book review

Politics, Murder, and Love in Stalin's Kremlin:
The Story of Nikolai Bukharin and Anna Larina
Paul R. Gregory, Hoover Press, 2010, 191 pages
Reviewed By

I t's hard to have much sympathy for Nikolai Bukharin. Although he was considered by some to be the “human face” of socialism, much of this is wishful thinking: he was in fact one of the original architects of the Soviet totalitarian state, and a supporter of Josef Stalin's show trials until becoming a victim himself. As the editor of Pravda, and a pre-eminent socialist and Marxist theoretician, he was probably also the most verbally gifted of the original Bolsheviks. This book by Paul Gregory details the brief rise and fall of Bukharin.

Although intelligent, Bukharin had no political skill. He was impulsive and emotional--a “soft wax”, as Lenin called him--in other words, a person with no independent vision. Gregory recounts how in 1927, as an ally of Stalin, Bukharin was instrumental in driving Stalin's three rivals Trotsky, Zinovyev, and Kamenev from the party. Later, after Bukharin made the mistake of disagreeing with Stalin's policies, Kamenev saw his chance for revenge. In a scenario that had become all too predictable, Kamenev accused Bukharin of plotting against Stalin. When Politburo member Sergei Kirov was murdered in 1934, Kamenev struck out one last time at Bukharin, implicating Bukharin as an accomplice in the murder before his own execution.

It was a pointless act of revenge, since Buhharin's fate had long since been sealed. Bukharin, like so many of his comrades, naïvely believed that, as a member of the ruling class, he would be protected from being murdered by Stalin. He was mistaken. In a totalitarian state, rule of law is only window dressing: what the leader wants is all that matters. Sadly, the Western press, enthralled by the ideas of Communism and envying the USSR's absolute power to change society, were fooled: the New York Times and other papers considered Bukharin guilty. Only with the end in sight, after four months of torture, did Bukharin use his verbal skills in his famous “confession,” to struggle, however feebly, against those who condemned him unjustly to death.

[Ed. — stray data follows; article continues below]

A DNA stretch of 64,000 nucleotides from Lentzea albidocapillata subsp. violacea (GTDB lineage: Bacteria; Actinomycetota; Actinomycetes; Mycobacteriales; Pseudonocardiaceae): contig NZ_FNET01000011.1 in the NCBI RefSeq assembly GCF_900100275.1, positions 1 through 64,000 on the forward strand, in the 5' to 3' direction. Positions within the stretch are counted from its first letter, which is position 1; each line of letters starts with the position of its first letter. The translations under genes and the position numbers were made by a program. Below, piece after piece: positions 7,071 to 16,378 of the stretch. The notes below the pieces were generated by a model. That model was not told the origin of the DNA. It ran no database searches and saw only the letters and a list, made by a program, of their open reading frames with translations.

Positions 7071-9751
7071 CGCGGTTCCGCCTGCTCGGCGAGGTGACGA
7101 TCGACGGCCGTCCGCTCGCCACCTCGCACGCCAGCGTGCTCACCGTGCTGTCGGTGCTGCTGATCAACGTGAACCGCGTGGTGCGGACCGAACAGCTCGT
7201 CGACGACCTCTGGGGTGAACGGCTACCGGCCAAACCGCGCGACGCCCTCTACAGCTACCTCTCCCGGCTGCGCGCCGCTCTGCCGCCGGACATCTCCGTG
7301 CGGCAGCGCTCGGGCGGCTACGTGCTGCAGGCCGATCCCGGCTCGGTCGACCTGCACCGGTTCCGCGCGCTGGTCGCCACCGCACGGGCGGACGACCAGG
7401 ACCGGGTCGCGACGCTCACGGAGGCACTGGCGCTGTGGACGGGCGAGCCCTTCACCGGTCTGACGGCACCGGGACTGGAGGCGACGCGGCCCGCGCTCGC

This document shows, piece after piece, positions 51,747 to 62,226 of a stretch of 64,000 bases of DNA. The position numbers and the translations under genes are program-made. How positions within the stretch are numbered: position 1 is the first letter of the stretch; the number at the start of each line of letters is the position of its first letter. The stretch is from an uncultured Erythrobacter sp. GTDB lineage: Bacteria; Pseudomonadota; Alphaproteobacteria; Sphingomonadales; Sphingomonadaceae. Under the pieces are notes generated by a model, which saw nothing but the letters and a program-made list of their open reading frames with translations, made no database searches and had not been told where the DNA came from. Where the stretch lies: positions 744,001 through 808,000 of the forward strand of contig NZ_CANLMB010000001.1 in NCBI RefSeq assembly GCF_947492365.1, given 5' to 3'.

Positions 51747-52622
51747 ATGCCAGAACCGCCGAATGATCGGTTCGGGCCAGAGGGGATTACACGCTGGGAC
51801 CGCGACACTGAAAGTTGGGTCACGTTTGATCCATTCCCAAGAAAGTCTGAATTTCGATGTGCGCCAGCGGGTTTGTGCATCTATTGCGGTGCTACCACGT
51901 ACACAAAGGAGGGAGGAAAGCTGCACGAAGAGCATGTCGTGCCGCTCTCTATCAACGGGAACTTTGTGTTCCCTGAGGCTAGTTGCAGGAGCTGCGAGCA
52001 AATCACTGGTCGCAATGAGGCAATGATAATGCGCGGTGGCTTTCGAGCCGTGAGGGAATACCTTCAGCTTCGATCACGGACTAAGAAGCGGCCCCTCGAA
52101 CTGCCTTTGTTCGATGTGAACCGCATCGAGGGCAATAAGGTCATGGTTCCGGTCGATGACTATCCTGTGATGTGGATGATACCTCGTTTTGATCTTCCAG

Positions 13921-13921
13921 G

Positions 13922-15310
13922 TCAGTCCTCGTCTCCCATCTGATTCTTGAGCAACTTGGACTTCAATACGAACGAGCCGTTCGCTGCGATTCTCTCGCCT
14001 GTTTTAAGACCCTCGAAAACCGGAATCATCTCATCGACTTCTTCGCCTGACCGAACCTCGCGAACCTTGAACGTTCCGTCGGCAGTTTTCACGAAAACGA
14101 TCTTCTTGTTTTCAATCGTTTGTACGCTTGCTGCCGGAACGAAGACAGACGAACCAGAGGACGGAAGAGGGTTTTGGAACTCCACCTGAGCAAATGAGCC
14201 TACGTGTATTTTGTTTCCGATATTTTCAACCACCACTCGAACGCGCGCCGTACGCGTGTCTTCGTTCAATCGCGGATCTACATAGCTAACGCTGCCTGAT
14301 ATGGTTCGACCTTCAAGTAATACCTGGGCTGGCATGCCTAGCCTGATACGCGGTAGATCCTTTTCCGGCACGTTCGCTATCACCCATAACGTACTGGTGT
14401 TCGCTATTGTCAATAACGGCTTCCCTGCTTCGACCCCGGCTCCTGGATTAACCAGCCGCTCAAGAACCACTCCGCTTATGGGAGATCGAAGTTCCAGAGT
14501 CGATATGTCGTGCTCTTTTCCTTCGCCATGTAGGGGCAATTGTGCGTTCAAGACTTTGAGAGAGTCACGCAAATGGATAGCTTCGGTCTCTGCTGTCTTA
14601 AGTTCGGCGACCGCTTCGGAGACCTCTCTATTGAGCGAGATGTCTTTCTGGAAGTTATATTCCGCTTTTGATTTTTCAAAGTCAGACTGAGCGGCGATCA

Anna Larina, Bukharin's third wife, married him after his fall from power. She paid a hard price for it: eight years in the Gulag and twelve more in exile. Although she figures prominently in the subtitle, Anna Larina is only a peripheral character in this story. The book's title phrase “love in Stalin's Kremlin” is not really accurate, unless one interprets it ironically. This is not really a love story, but a light history aimed at a popular audience. It is the tragic story of how one man overflowing with talent but bereft of vision and ignorant about the reality of power inevitably became another one of Stalin's “statistics,” and in so doing, participated in the destruction of those who cared about him.

Stephen F. Cohen has written an authoritative biography of Bukharin. Bukharin's wife, Anna Larina, also published a collection of memoirs.